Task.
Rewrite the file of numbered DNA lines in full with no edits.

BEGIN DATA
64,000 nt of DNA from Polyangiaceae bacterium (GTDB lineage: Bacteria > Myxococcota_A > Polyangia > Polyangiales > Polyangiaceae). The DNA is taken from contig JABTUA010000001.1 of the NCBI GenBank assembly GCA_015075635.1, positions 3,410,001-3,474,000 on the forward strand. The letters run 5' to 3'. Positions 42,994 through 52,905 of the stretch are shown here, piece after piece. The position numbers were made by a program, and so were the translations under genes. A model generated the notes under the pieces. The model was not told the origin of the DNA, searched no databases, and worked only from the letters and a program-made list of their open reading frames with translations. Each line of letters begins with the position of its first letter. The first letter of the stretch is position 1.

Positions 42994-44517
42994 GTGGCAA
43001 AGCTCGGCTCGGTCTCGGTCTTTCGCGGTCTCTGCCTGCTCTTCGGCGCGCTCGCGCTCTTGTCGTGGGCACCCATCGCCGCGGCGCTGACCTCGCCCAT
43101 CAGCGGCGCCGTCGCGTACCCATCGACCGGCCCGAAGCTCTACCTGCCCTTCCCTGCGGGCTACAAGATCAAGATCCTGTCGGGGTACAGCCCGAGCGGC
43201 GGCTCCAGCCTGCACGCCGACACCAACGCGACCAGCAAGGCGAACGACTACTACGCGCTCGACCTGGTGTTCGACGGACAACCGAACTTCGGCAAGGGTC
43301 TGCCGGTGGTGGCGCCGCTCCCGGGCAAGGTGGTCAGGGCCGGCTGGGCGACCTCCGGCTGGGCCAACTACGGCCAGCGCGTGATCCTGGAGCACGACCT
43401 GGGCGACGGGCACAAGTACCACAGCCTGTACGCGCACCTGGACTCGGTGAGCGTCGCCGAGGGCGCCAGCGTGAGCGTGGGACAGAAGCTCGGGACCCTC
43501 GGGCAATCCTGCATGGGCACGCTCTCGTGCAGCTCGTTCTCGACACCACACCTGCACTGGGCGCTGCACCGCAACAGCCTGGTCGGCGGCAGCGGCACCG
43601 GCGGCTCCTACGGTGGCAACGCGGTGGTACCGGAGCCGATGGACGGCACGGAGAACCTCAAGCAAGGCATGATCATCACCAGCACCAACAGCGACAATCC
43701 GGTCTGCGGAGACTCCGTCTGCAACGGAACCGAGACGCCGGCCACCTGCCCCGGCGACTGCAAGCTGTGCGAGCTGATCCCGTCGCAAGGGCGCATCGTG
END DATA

64,000 nt of DNA from Polyangiaceae bacterium (GTDB lineage: Bacteria > Myxococcota_A > Polyangia > Polyangiales > Polyangiaceae). The DNA is taken from contig JABTUA010000001.1 of the NCBI GenBank assembly GCA_015075635.1, positions 3,410,001-3,474,000 on the forward strand. The letters run 5' to 3'. Positions 42,994 through 52,905 of the stretch are shown here, piece after piece. The position numbers were made by a program, and so were the translations under genes. A model generated the notes under the pieces. The model was not told the origin of the DNA, searched no databases, and worked only from the letters and a program-made list of their open reading frames with translations. Each line of letters begins with the position of its first letter. The first letter of the stretch is position 1.

Positions 42994-44517
42994 GTGGCAA
43001 AGCTCGGCTCGGTCTCGGTCTTTCGCGGTCTCTGCCTGCTCTTCGGCGCGCTCGCGCTCTTGTCGTGGGCACCCATCGCCGCGGCGCTGACCTCGCCCAT
43101 CAGCGGCGCCGTCGCGTACCCATCGACCGGCCCGAAGCTCTACCTGCCCTTCCCTGCGGGCTACAAGATCAAGATCCTGTCGGGGTACAGCCCGAGCGGC
43201 GGCTCCAGCCTGCACGCCGACACCAACGCGACCAGCAAGGCGAACGACTACTACGCGCTCGACCTGGTGTTCGACGGACAACCGAACTTCGGCAAGGGTC
43301 TGCCGGTGGTGGCGCCGCTCCCGGGCAAGGTGGTCAGGGCCGGCTGGGCGACCTCCGGCTGGGCCAACTACGGCCAGCGCGTGATCCTGGAGCACGACCT
43401 GGGCGACGGGCACAAGTACCACAGCCTGTACGCGCACCTGGACTCGGTGAGCGTCGCCGAGGGCGCCAGCGTGAGCGTGGGACAGAAGCTCGGGACCCTC
43501 GGGCAATCCTGCATGGGCACGCTCTCGTGCAGCTCGTTCTCGACACCACACCTGCACTGGGCGCTGCACCGCAACAGCCTGGTCGGCGGCAGCGGCACCG
43601 GCGGCTCCTACGGTGGCAACGCGGTGGTACCGGAGCCGATGGACGGCACGGAGAACCTCAAGCAAGGCATGATCATCACCAGCACCAACAGCGACAATCC
43701 GGTCTGCGGAGACTCCGTCTGCAACGGAACCGAGACGCCGGCCACCTGCCCCGGCGACTGCAAGCTGTGCGAGCTGATCCCGTCGCAAGGGCGCATCGTG